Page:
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As Russia’s war in Ukraine enters its third week, it has become increasingly clear that logistics — especially transportation and supply lines — are contributing to Vladimir Putin’s stalled advances.
Behind every army, there is a vast network of supply lines. Each day may require hundreds of thousands of pounds of food alone, not to mention water, ammunition, medical gear and other supplies. And then there’s oil to power the tanks and trucks, which are instrumental in bringing troops as well as more supplies to the frontlines.
None of that is easy in Ukraine in March, when the ground starts to thaw from winter.
“There were already numerous episodes when Russian tanks and other equipment drove into the fields and got stuck,” Ukrainian military analyst Mykola Beleskov told Agence France-Presse. “So the soldiers had to leave the equipment and go on foot. The situation will worsen as the weather warms up and the rains start, it’ll just chain them to the ground.”
Rasputitsa, also known as “General Mud” or “Marshal Mud,” is known by military historians for defeating some of the most defiant armies. During Napoleon’s invasion of Russia in 1812, French soldiers were unable to effectively retreat on muddy rural roads. More than a century later, during World War II, Adolf Hitler’s tanks and trucks sputtered in waist-deep mud while attempting to advance to Moscow. Dartmouth College professor Jason Lyall tweeted that rasputitsa is one of the “the Four Horsemen of the Ukrainian Army,” along with portable antitank and surface-to-air missiles.
“A lot of the infrastructure in Ukraine, particularly the roads and some of the more rural areas, are not Western roads,” Alyssa Demus, a senior policy analyst at the the global policy think tank RAND Corporation, said.
“So they’re either dirt roads, or they’re incredibly potholed. It’s important to remind people that when we’re talking about moving heavy infrastructure or heavy machinery over these sorts of long distances, a tank could destroy a well-built western road depending on its weight, tread, and other factors,” she said. “So when you come to a Ukrainian road, that might not necessarily be very flat; it could prove even more challenging for the Russian military.”
Accordingly, the Russian military tends to rely extensively on rail lines, sometimes over massive distances; it is over 5,500 miles to go from Vladivostok in Siberia to St. Petersburg in Russia’s west. And as Ukraine was once part of the Soviet Union, both countries share the same rail gauges, something they do not share with their Western counterparts on the continent.
“To those who are in Western Europe this may sound insignificant, but as someone who has been stuck on the Ukrainian-Polish border, where they literally lift the train up and move it to a new gauge rail, it is actually not an insignificant issue,” Demus told Yahoo News. “And so that is sort of helpful on the Russian side of the logistics piece.”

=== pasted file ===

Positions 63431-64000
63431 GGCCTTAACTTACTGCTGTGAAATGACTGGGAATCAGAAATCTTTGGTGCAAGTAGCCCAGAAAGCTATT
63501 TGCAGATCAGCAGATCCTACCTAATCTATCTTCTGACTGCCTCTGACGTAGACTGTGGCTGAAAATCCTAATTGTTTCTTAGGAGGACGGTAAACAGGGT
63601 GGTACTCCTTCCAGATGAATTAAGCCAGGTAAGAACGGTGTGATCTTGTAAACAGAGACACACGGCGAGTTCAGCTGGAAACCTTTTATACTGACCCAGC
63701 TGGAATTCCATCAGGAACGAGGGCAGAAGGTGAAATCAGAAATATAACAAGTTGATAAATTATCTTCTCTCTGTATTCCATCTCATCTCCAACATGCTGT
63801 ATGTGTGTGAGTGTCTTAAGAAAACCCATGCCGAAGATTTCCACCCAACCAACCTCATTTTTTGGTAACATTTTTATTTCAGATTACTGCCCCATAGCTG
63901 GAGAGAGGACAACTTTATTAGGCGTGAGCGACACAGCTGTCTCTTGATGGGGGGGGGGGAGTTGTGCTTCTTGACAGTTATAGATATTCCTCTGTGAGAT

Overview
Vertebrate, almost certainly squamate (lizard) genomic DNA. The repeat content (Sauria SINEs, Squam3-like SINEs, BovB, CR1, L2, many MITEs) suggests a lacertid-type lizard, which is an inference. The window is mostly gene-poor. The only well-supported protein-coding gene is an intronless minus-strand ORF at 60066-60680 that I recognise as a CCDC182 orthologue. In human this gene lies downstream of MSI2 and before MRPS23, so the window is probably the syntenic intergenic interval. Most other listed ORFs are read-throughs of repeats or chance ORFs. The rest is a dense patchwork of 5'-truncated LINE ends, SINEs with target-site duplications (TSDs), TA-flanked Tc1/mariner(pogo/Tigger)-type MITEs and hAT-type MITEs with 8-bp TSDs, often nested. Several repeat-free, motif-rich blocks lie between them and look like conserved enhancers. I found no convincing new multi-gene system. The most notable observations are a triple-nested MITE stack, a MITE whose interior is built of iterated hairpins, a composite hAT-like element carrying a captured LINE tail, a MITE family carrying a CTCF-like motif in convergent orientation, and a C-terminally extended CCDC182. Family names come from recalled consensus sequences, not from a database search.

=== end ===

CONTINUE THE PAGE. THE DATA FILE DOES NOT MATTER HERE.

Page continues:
But Demus said that in order to have access to the rail lines in Ukraine, Russian forces would also need to pin down territorial control of major cities. “In order to actually be able to move things via rail, you have to have access to that rail, and with the sort of protracted fighting in and around the Ukrainian-Russian borders, [Russia] won’t necessarily have access to those rail points to bring forces and equipment,” she said.
And Russia has to navigate these logistics hurdles while battling the surprisingly fierce Ukrainian army on its own turf. Ukrainian soldiers and the armed civilian population are targeting supply trucks and other resources behind the frontlines of the war. “Very real human stories are tied to what seems like strategic moves on a chessboard,” Demus said.
Perhaps the clearest example of Russia’s challenge is the massive military convoy on a path toward the Ukrainian capital, Kyiv — seen on satellite imagery stretching over 40 miles long — that has been inexplicably unmoving for more than a week.
“The large Russian column north west of Kyiv has made little progress in over a week and is suffering continued losses,” the British Defense Ministry said Thursday.
Speaking to the BBC on Tuesday, British Defense Secretary Ben Wallace said Putin’s forces were “getting more desperate” due to the lack of advancement. “Russia has still not been making its advances. It’s day 13,” he said. “That northern column that we have often talked about is still pretty much stuck, I mean really stuck, so that’s not advancing.”
But it’s not just Ukrainian mud that presents a challenge for Russian military logistics. A severe cold snap could soon stall the Kremlin’s forces as temperatures plunge significantly below freezing.
Analysts told the British newspaper the Times that this could make the invasion harder for the Russians, especially the soldiers in the stalled convoy, which may now consist in part of “40-tonne iron freezers.” Similarly, former British Maj. Kevin Price told the Times: “Minus 20 degrees Celsius will degrade the Russian force, there is no question. It will improve cross-country mobility because there will be less mud, but the Russians are not ready for Arctic conditions.”
He added: “It’s not a decisive factor, but it is a very unwelcome development for Russian commanders.”